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Physical Chemistry

BASF takes to supercomputing

German firm turns to Hewlett Packard Enterprise to accelerate chemical research

by Alex Scott
March 20, 2017

Credit: BASF
BASF expects its new supercomputer to speed up research at its Ludwigshafen, Germany, headquarters.

BASF has called on computing firm Hewlett Packard Enterprise (HPE) to develop one of the largest and fastest supercomputers for industry-oriented chemical research. To be installed at BASFs headquarters in Ludwigshafen, Germany, later this year, the computer will drive the digitalization of R&D, the firm says.

The custom-designed supercomputer will have a processing speed of 1 petaflop, enabling it to undertake one quadrillion operations per second. It is based on HPE’s Apollo 6000 system, in which a multitude of computing nodes can work simultaneously on complex tasks. The consulting firm IDC Research says high-end supercomputers can sell for more than $3 million.

BASF anticipates the new computer will enable it to answer difficult questions across all research areas and cut the time it takes to obtain results from several months to days. As a result, the company plans to significantly extend its use of virtual experimentation.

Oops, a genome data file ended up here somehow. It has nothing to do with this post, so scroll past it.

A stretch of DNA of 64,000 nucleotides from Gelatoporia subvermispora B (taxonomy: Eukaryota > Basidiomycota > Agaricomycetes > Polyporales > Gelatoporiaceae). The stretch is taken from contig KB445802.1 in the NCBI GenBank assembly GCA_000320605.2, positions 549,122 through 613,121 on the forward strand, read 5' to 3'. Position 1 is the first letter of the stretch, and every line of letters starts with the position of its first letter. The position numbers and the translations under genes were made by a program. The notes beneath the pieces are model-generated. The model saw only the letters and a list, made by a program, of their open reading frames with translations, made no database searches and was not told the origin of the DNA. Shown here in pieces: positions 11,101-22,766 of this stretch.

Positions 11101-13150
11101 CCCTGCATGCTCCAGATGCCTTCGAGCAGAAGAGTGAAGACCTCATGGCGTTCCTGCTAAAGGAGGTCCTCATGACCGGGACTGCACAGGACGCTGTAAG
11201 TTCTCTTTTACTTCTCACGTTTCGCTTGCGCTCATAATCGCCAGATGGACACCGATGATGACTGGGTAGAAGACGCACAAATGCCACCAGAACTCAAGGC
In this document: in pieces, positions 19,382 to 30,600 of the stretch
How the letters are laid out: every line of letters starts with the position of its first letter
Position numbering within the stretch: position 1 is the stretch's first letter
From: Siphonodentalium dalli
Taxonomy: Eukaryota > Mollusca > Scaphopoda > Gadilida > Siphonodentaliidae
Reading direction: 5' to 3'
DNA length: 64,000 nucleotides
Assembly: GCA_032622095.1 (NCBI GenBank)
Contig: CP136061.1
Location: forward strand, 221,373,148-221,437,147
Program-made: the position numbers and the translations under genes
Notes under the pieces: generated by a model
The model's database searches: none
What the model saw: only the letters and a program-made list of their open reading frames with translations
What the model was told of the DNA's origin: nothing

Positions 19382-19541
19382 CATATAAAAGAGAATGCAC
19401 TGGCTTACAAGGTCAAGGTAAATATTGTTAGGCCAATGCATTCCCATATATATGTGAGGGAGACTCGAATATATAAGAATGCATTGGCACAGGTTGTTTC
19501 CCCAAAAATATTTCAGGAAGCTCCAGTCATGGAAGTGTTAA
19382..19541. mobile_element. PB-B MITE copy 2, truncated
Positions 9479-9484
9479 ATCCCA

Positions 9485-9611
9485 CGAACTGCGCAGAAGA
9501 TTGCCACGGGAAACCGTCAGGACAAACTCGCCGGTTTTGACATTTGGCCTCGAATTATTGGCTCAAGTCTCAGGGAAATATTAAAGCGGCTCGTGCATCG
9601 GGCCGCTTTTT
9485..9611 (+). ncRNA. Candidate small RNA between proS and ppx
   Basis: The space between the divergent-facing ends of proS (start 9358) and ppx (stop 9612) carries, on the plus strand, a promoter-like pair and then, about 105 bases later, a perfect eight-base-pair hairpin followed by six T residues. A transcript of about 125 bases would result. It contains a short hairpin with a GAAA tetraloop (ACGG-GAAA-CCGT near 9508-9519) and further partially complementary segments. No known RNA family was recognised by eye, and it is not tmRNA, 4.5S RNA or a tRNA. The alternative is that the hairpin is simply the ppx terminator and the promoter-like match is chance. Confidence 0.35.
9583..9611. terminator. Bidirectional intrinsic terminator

Examples of projects where the firm is set to benefit from using the supercomputer include more precise simulation of processes on catalyst surfaces and faster design of new polymers with predefined properties. It will help BASF reduce costs and time to market, the German firm says.

The computer will also open up completely new avenues of research at BASF, says Martin Brudermueller, the firm’s head of technology.

Companies in industries such as oil and gas, aerospace, life sciences, and financial services already use supercomputers for highly complex calculations and simulations. BASF expects the new supercomputer to be the most powerful in the chemical industry, but it anticipates that other companies will soon follow suit.

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Comments
Dan Doe, Key Polymer corp. (March 22, 2017 2:06 PM)
Many chemists would look forward to hearing best practice examples with new and safer catalyst technology to replace dimethyl-/dibutyl- tin catalysts currently on many toxic lists for toys and consumer product uses. Replacing faster dialkyl tin catalysts with a safer catalyst for hydrolysis-condensation reactions in silicone and polyurethane polymers at ambient conditions would be great. Having a supercomputer requires much more to offer a new technology that is safer.
Xin Shen (March 23, 2017 12:08 AM)
I am a chemical engineering master student. I used supercomputer to simulate adsorption, membrane process and optimize process controllers.
Mr Michael Thomas Deans MA MSc (March 23, 2017 2:31 AM)
Hewlett-Packard might achieve better computing power by emulating the 'minion' DNA-protein complex I've established as 'chip in the brain' (see 'Science Uncoiled', Melrose Press) in hardware or software. BASF programmers could try the latter approach and chemists adopt my substitution of protons for electrons in chemical theory. Biological simplicity will win in the end.

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